The Chinese wind sector is booming and should continue to in the long run, but some discussions at the recent Renewable Energy Finance Forum-China 2008 in Beijing suggest some challenges ahead in the short to medium term.
Late last month, a Shanghai Daily article reported that the National Reform and Development Commission was considering almost tripling wind energy targets for 2020, from 30 GW to as much as 100 GW. To put that number in context, realize that current installed wind capacity is about 94 GW…globally.
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Although some warn against drawing hasty conclusions, there has more talk in the market recently to back up that report. At the Renewable Energy Finance Forum on May 14, Jens Olsen, newly minted CEO of Nordex China, talked about the NDRC’s renegotiation of the 2020 wind energy target. According to Olsen, a 60 to 100 GW target is being considered, so 100 GW is really at the upper range. Still, a few panelists at the forum expressed bullish sentiments that 60 to 80 GW of installed wind capacity would be achievable. Olsen himself thinks that the wind supply chain in China is capable of manufacturing 80 GW by 2012-13. One industry executive went so far as to suggest that 120 GW of installed capacity by 2020 would be possible.
All these giddy projections have been cast in the background of a flurry of large scale wind projects announced recently. China Power International will spend RMB 6 billion over five years for at least 600 MW in wind projects along the coast of Guandong. Elsewhere, JiuQuan city in the northwestern province of Gansu is poised to take Chicago’s moniker as ‘the Windy City’ by adding 28 new wind farms for a whopping total 10 GW of wind by 2015.
What accounts for the big wind surge in China? According to Liu Qi, the Vice General Manager at Sewind, the Chinese wind market is blessed with supportive government policies (e.g. the Renewable Energy Law of 2006, national targets for wind, etc.), a good foundation of wind developers and a growing components industry (fostered by regulatory requirements that 70% of wind turbines have to be made of components manufactured domestically). Domestic component makers like China Transmission, which commands 90% of the China market for gearboxes, are poised to benefit from these policies as they quadruple capacity over the next two years.
Another supportive government policy has been the refunding of value-added tax and import duties on core wind power turbine materials to ease the supply chain bottle necks and also plans to cease its tariff-free policy on the import of whole turbines with a capacity of less than 2.5 MW. The combined effect is to encourage the import of foreign-made components and more advanced foreign turbine technologies (the average capacity for turbines installed in China is 1 MW).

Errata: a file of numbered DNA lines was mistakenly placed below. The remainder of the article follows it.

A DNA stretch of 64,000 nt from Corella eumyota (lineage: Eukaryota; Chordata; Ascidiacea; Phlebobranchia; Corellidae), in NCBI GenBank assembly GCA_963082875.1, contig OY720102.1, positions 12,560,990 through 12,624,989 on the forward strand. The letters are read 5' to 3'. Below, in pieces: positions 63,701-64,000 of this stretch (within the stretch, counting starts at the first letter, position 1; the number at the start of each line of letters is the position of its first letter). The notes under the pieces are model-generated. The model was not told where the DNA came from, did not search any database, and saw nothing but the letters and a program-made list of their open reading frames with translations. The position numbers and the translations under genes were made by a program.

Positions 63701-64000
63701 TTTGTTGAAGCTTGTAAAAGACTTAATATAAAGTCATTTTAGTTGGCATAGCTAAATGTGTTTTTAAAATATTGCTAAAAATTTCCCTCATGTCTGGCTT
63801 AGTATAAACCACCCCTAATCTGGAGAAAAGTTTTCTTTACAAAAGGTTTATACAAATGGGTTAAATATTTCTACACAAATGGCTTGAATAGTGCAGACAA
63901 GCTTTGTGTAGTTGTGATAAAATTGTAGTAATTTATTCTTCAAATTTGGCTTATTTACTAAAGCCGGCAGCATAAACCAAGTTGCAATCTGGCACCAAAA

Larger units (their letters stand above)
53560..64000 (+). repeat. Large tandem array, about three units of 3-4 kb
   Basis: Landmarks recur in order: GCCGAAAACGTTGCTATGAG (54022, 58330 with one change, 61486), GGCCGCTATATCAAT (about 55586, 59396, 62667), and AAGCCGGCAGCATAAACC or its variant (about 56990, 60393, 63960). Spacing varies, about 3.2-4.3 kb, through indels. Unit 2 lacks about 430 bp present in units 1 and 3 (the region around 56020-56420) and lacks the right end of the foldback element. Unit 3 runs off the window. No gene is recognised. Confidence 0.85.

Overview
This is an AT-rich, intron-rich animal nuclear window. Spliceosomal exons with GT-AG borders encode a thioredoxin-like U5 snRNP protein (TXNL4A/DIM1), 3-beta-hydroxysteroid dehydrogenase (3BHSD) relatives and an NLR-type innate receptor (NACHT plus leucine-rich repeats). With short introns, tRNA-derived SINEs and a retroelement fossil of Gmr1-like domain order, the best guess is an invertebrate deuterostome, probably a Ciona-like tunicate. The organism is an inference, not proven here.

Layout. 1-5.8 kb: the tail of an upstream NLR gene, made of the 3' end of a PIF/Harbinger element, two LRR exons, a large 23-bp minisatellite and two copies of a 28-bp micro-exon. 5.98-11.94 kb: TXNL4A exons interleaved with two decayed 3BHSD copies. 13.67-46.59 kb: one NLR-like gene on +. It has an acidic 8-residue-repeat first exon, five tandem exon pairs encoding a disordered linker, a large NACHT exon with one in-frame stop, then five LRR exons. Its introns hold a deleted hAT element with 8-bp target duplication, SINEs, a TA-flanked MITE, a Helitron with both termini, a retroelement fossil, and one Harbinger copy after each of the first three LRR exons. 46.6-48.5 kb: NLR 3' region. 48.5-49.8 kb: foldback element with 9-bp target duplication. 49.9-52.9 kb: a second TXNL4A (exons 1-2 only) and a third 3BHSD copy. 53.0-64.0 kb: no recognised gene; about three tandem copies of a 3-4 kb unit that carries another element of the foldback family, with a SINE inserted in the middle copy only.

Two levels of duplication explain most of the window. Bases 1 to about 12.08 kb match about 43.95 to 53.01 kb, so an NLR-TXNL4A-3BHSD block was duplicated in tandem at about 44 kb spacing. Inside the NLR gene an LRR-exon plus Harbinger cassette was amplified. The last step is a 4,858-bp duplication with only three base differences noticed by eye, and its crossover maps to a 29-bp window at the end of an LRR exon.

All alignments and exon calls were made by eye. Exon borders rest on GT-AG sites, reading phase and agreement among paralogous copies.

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Whatever China buys becomes more expensive—such is the buying power of any Chinese industry because of its sheer scale. In the wind industry, turbine prices have been increasing consistently for the past four years, said a Morgan Stanley analyst in the audience. Paulo Fernando Soares, CEO of Suzlon’s China operations, attributes this to the increasing costs of components. Indeed, the wind market globally has been facing a supply chain crunch, and any raising of national targets will only serve to stretch the global wind supply chain. Yet, not everyone considers supply chain issues as the main concern. At least domestically, expected manufacturing output rates for 2008 are expected to increase and thereby reduct the backlog in turbine orders ranging to a manageable11-12 months, says Sebastian Meyer of Azure International.
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Moreover, while Soares observes that only 55% of wind farm projects awarded since 2004 have been built, he does not attribute this bottleneck to a turbine or component shortage. Indeed, it is the view of Paul Eveleigh, group CEO of Honiton Energy, that turbine overcapacity will be a problem in China unless there is a massive drive for export; the top four Chinese turbine manufacturers are projected to have 9GW of capacity by 2010 (compared to the just under 6 GW of installed capacity at the end of 2007!).
Rather, the bottleneck, according to Soares, is the unattractive tariff structures, which are the lowest in the world for wind and makes it tricky for foreign players with a vastly different perception of cost. Such tariffs in China are typically only half of what a developer could get in a Western market, says Eveleigh. Of course, the cost structure of business inputs in China is vastly different as well, though this gap is surely narrowing as of late with domestic inflation.
Lower tariff rates are better than zero tariffs, however. Yet, said KK Chan of Climate Change Capital at the forum, some wind developers are getting stiffed by tariff payment delays.